August 29, 2006
Staff Picks: Review of The Long Tail by Steve Sherlock
- the tail of available variety is far longer than we realized
- it's now within reach economically
- all those niches, when aggregated, can make up a significant market (1)
Amplified word of mouth is the mnifestation of the third force of the Long Tail: tapping consumer sentiment to connect supply to demand. The first force, democratizing production, populates the Tail. The second force, democratizing the distribution, makes it all available. But those two are not enough. It is not until the third force, which helps people find what they want in this new superabundance of variety, kicks in that the potential of the Long Tail marketplace is truly unleashed. (2)The Long Tail idea that Chris has created provides an outlook for the marketplace going forward. This is the blueprint by which one can succeed. Note that Mass media will not disappear overnight. The Long Tail will work by creating niches around the mass market. Other brick and mortar businesses will continue to succeed but it will depend upon the nature of the product and consumer relationship. For those products in the information or knowledge space, the Long Tail principles should be followed.My humble review will not be the end to the conversation. The discussion around the Long Tail will continue. Chris holds an active conversation around points made in the book and in other reviews of the book on his Long Tail blog. If you have not visited the blog or would like to curl up with a good business book, then this is one I would heartily recommend. You won't go to sleep reading it.Additional quotes to take away:When you can dramatically lower the cost of connecting the supply and demand, it changes not just the numbers, but the entire nature of the market. This is not just a quantitative change, but a qualitative one too. Bringing niches within reach reveals latent demand for non-commercial content. Then as demand shifts toward the niches, the economics of providing them improve further, and so on, creating a positive feedback loop that will transform entire industries -- and the culture -- for decades to come. (3)Instead of the office watercooler, which crosses cultural boundaries as only the random assortment of personalities found in the workplace can, we're increasingly forming our own tribes, groups bound together more by affinity and shared interests than by default broadcast schedules. These days our watercoolers are increasingly virtual -- there are many different ones, and the people who cather aound them are self selected. We are turning from a mass market back into a niche nation, defined now not by our geography but by our interests. (4)One of the big differences between the head and the tail of the producers is that the further down you are in the tail, the more likely you are to have to keep your day job. And that's okay. The distinction between "professional" producers and "amateurs" is blurring and may, in fact, ultimately become irrelevent. We make not just what we're paid to make, but also what we want to make. And both can have value. (5)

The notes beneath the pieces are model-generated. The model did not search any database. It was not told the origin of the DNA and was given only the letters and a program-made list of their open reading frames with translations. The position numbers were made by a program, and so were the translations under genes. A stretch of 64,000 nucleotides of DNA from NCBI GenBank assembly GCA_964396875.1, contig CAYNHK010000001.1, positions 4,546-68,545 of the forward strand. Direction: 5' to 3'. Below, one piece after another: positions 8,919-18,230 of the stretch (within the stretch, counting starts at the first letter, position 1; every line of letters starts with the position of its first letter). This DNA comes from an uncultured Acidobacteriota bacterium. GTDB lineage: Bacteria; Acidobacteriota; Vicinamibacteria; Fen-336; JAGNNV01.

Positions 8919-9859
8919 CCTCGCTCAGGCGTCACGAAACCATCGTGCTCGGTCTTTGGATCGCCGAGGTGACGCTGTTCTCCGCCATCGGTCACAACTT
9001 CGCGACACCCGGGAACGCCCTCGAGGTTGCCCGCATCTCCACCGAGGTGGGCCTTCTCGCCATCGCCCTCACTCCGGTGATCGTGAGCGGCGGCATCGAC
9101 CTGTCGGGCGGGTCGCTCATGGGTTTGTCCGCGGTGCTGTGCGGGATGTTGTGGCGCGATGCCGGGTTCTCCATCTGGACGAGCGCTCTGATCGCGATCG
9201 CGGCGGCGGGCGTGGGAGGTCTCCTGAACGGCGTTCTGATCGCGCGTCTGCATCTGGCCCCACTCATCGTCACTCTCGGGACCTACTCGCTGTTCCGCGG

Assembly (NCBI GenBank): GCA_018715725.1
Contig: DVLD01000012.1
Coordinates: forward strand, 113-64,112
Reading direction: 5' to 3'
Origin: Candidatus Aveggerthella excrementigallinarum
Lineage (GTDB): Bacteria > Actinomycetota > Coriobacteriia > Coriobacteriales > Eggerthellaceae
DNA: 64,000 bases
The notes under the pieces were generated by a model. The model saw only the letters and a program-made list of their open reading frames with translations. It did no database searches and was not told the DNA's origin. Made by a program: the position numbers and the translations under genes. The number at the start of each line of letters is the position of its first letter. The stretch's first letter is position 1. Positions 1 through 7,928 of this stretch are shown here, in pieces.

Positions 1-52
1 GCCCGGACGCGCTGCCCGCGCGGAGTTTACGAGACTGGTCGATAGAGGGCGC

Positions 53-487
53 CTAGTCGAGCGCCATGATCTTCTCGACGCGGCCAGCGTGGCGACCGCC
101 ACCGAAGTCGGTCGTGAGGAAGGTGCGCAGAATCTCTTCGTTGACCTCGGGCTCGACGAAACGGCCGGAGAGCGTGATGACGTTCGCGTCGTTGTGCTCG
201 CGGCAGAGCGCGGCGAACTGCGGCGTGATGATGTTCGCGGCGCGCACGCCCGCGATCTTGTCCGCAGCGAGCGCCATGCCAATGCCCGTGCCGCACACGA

About Dylan Schleicher
Dylan Schleicher has been a part of the 800-CEO-READ claque since 2003. Even though he's stayed on at the company, he has not stayed put. After beginning in shipping & receiving, he joined customer service and accounting before moving into his current, highly elliptical orbit of duties overseeing the ChangeThis and In the Books websites, the company's annual review of books and in-house design. He lives with his wife and two children in the Washington Heights neighborhood on Milwaukee's West Side.